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Drug Information for COMFORTIS (spinosad) Chewable Tablets (Elanco Animal Health Co): Animal Safety:
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- Post Approval Experience (June 2009):
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COMFORTIS chewable tablets were tested in pure and mixed breeds of healthy dogs in well-controlled clinical and laboratory studies. No dogs were withdrawn from the field studies due to treatment-related adverse reactions.
In a dose tolerance study, COMFORTIS chewable tablets were administered orally to adult Beagle dogs at average doses of up to 100 mg/kg once daily for 10 consecutive days (16.7 times the maximum recommended monthly dose). Vomiting was seen in 5 of 6 treated dogs during the first 6 days of treatment, usually within 2.5 hours of dosing. Treated females lost weight early in the treatment period, but their weights were similar to control dogs by the end of the 24-day study. COMFORTIS chewable tablets were not associated with any clinically significant changes in hematology, blood coagulation or urinalysis parameters; however, mild elevations in ALT occurred in all dogs treated with COMFORTIS chewable tablets. By day 24, ALT values had returned to near baseline levels. Phospholipidosis (vacuolation) of the lymphoid tissue was seen in all dogs treated with COMFORTIS chewable tablets, the long-term effects of which are unknown.
In a margin of safety study, COMFORTIS chewable tablets were administered orally to 6-week-old Beagle puppies at average doses of 1.5, 4.4, and 7.4 times the maximum recommended dose at 28-day intervals over a 6-month period. Vomiting was observed across all groups, including the control. Increased vomiting was observed at elevated doses, usually within 1 hour following administration. Vomiting at all doses decreased over time and stabilized when puppies were 14 weeks of age. The average daily and total weight gains of treated dogs were smaller than control dogs and were dose dependent. COMFORTIS chewable tablets were not associated with clinically significant changes in hematology, clinical chemistry, coagulation or urinalysis parameters. Phospholipidosis (vacuolation) of the lymphoid tissue was seen in some dogs in the 4.4X group and all dogs in the 7.4X group. The long term effects of phospholipidosis are unknown. Treatment with COMFORTIS chewable tablets was not associated with any other clinically significant adverse clinical observations, gross necropsy or histopathological changes.
In a reproductive safety study, COMFORTIS chewable tablets were administered orally to female Beagles at 1.3 and 4.4 times the maximum recommended therapeutic dose every 28 days prior to mating, during gestation, and during a six-week lactation period. No treatment-related adverse effects were noted for conception rates in the dams, or for mortality, body temperature, necropsy, or histopathology findings for the dams or puppies. One dam from each treatment group experienced early pregnancy loss and one additional high dose dam aborted late term. The treated dams experienced more vomiting, especially at one hour post-dose, than the control dams. Puppies from dams treated at 1.3 times the maximum recommended therapeutic dose had lower body weights than puppies from control dams. Although puppy mortality between treated and control dams was not different, the puppies from the treated dams experienced more lethargy (4.4X group only), dehydration, weakness and felt cold to the touch (4.4X group only) than puppies from control dams.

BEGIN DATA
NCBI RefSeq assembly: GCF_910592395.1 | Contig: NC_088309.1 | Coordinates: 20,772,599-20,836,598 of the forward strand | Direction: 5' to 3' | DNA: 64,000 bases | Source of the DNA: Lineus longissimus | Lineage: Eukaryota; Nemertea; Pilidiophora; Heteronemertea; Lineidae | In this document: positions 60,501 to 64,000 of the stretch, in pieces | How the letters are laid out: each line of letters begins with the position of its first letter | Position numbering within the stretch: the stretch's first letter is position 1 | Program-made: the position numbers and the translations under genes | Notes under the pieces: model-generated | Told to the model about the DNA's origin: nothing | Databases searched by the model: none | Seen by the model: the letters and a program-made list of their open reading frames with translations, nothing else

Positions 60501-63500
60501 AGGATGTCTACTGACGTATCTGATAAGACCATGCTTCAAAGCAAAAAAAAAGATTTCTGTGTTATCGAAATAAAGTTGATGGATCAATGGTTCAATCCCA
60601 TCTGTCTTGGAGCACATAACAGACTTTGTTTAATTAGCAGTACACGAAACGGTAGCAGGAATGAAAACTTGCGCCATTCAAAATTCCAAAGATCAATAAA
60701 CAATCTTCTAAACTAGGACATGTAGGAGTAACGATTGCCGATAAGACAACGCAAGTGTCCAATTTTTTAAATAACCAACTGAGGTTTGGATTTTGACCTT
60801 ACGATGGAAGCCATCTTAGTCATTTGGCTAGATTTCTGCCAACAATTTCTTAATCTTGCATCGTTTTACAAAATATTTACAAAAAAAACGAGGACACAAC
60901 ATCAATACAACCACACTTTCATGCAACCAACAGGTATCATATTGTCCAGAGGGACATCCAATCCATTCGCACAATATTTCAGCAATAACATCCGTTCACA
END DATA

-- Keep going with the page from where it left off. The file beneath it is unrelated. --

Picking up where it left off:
A pilot study without a control group was conducted to analyze milk from three lactating dogs treated with an experimental formulation of spinosad at 1.5 times the maximum recommended dose administered at day 28 of gestation and 24 hours prior to parturition. The data demonstrated that spinosyns were excreted in the milk of these dogs. Mortality and morbidity were greatest in puppies from the dam with the highest spinosyns level in milk. The spinosad milk: reference plasma exposure ratio calculated from this study ranged from 2.2 to 3.5.
In well-controlled field studies, COMFORTIS chewable tablets were administered safely in conjunction with other frequently used veterinary products, such as vaccines, anthelmintics, antibiotics, steroids, flea and tick control products, anesthetics, NSAIDs, antihistamines, alternative/herbal remedies, shampoos, and prescription diets. Changes in hematology, clinical chemistry and urinalysis values were compared pre-and post-study and were unremarkable.
- Drug Information Provided by National Library of Medicine (NLM).